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Legislative Memo

518.465.7517

BILL:

A.9553 (Nolan) / S.6394 (Velella)

Support

SUBJECT:

Occupational Diseases

 

DATE:

May 6, 2002

 

On September 11, 2001 the United States suffered a terrible loss of human life at the hands of those who sought to destroy the symbols of the American way of life. They were not successful. In the aftermath, the citizenry of the great State of New York pulled together. We were proud to witness countless acts of selflessness and boundless acts of heroism.

We can never repay those workers for the sacrifices that they have endured during the rescue, recovery and clean up efforts at ground zero. This state must ensure that these workers are taken care of should injury or occupational disease befall them.

The Business Council of New York State, Inc. believes that these workers should receive workers' compensation benefits for injuries and illnesses associated with their work activities and that these benefits be provided in a just and expeditious manner. Thankfully, the state of New York already has a system in place which meets this criterion. A.9553/S.6394 seeks to change this system in a way that goes beyond the intent and structure of existing law. As such, The Business Council cannot support this legislation.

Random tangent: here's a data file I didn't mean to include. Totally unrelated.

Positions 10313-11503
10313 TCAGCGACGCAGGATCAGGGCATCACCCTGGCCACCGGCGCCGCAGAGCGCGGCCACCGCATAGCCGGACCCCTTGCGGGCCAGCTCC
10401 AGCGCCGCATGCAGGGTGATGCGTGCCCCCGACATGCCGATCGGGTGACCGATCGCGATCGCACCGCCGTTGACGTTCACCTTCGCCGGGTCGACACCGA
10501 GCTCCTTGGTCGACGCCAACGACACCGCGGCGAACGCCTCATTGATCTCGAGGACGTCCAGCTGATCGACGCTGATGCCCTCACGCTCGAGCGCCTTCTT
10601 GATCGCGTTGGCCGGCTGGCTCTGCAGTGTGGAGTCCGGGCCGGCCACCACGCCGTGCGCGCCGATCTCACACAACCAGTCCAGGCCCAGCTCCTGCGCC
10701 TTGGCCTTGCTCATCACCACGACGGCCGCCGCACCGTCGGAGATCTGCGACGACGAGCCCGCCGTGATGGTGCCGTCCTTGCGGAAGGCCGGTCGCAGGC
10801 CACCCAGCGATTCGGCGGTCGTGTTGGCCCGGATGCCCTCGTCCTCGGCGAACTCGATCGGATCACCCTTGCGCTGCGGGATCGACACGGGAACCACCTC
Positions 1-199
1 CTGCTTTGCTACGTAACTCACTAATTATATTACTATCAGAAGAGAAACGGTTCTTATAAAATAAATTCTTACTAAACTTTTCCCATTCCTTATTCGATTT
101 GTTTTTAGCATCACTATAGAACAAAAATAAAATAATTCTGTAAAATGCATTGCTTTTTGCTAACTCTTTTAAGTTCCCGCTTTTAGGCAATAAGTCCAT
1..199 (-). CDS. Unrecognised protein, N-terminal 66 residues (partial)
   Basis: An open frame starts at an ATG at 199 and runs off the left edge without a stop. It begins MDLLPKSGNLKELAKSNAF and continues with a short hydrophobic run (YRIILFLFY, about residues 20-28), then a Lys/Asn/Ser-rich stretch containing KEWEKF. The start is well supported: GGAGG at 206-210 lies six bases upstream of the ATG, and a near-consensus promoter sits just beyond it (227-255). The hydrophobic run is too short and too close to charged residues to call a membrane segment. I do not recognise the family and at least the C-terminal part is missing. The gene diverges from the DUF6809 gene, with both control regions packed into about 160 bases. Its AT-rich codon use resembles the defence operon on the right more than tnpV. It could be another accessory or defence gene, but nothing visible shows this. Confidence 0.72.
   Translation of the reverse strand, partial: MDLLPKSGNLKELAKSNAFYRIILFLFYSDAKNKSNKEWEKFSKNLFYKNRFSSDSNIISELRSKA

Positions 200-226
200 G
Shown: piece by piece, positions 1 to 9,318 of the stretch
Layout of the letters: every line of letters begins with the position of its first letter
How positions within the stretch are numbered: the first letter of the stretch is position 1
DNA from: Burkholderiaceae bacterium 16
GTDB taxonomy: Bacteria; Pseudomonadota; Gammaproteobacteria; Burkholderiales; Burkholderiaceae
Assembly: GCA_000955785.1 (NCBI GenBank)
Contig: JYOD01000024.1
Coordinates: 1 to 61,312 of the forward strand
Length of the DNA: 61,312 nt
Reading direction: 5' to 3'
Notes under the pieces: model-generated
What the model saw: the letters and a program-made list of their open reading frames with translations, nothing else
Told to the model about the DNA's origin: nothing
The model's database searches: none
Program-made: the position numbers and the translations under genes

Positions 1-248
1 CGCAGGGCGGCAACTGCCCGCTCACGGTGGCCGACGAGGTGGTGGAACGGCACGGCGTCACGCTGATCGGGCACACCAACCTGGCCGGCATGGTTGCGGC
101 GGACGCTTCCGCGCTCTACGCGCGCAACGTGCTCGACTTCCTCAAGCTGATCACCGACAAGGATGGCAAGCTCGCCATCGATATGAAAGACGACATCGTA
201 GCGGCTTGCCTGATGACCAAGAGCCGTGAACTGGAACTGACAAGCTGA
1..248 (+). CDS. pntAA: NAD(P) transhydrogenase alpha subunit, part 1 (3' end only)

The proposed legislation changes the entire standard and criteria by which we view occupational diseases. It seeks to change the structure of occupational diseases from those that result from the caused nature of the employment to a specific geographic location. It completely undermines one of the primary foundations upon which workers' compensation law is based. This sets a very damaging precedent for the future.

This legislation would expand the definition of occupational diseases to include matters that were never intended to be covered by workers' compensation law and flies in the face of established statutory and case law. For instance, it would allow workers who contract bronchitis or develop cataracts even decades later to attach it to ground zero as opposed to the inherent nature of employment as the law now requires.

New York State defines an occupation disease in section 2(15) of the workers' compensation law as "a disease resulting from the nature of employment and contracted therein."